Beat, actually I didn't add the part about the timing of Cousy's magic, but I thank you for doing so.  You can ghost write for me any time.

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Post by pete on Sun Aug 17, 2014 10:08 pm

James Worthy, one of the quickest first steps, that spin move of his!

Thinking out side of the Celtics box for a change.

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Post by Sam on Sun Aug 17, 2014 10:13 pm

Pete,

I wonder what Magic would nave been without Worthy and Wilkes.  They were both created to take maximum advantage of his strengths.

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Post by pete on Mon Aug 18, 2014 6:28 am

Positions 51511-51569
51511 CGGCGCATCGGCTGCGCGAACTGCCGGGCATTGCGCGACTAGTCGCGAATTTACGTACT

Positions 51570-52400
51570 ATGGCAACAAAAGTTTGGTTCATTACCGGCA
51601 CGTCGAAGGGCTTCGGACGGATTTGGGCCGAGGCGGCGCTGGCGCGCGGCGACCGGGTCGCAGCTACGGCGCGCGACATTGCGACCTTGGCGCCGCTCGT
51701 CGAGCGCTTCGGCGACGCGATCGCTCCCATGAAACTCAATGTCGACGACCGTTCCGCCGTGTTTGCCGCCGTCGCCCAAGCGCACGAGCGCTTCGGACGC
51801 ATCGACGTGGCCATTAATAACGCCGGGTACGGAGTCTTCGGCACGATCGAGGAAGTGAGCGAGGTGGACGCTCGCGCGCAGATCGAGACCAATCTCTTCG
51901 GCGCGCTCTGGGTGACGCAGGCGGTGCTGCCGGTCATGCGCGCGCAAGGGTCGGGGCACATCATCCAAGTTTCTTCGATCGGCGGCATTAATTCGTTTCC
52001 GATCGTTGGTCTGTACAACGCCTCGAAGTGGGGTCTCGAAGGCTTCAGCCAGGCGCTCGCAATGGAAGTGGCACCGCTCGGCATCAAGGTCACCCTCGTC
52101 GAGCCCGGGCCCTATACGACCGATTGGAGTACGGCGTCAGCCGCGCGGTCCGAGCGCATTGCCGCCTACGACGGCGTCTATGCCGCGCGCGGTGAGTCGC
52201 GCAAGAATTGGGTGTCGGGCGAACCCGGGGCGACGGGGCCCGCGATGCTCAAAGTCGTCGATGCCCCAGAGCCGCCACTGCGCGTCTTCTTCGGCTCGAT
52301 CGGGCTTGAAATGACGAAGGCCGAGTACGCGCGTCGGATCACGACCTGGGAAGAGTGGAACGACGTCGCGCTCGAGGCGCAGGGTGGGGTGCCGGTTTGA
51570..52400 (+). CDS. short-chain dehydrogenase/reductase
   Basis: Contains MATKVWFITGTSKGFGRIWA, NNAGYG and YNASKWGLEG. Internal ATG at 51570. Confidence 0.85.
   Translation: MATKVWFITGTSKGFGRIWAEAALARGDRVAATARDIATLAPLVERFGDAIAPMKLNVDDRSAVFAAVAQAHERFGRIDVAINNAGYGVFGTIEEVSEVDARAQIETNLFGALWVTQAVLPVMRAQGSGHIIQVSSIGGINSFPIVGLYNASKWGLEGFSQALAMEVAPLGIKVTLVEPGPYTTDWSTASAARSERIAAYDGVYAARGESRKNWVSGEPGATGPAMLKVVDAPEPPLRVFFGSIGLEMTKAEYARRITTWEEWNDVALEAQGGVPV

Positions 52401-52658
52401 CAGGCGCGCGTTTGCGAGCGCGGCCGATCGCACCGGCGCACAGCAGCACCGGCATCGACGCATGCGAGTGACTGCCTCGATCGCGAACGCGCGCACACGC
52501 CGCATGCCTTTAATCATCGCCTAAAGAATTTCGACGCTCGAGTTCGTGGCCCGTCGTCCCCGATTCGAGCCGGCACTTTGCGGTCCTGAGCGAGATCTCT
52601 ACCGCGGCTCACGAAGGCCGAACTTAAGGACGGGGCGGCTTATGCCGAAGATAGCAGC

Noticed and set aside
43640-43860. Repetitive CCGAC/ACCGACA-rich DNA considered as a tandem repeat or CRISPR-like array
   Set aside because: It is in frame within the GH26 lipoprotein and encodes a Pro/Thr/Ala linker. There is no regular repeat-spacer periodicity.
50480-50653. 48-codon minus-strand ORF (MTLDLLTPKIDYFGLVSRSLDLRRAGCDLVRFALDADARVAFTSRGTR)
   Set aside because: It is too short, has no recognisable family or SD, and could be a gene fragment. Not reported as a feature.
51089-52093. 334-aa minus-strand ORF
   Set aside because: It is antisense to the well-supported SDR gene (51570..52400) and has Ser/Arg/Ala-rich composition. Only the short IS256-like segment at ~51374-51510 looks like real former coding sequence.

Sam, good point.
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Post by Sloopjohnb on Mon Aug 18, 2014 10:28 am

I think that if Worthy and Wilkes never played with Magic, Magic's stature as one of the all time greats would not be diminished in the least though he would have fewer rings.

Jamal Wilkes was one player I would have loved to see wearing the green. The guy was a quiet assassin. People forget he dropped 37 on the 76'ers in Magic's legendary rookie game six clincher.

And he did the same thing with the Warriors earlier in his career.

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Post by Outside on Mon Aug 18, 2014 11:15 am

sam wrote:Pete,

I wonder what Magic would nave been without Worthy and Wilkes.  They were both created to take maximum advantage of his strengths.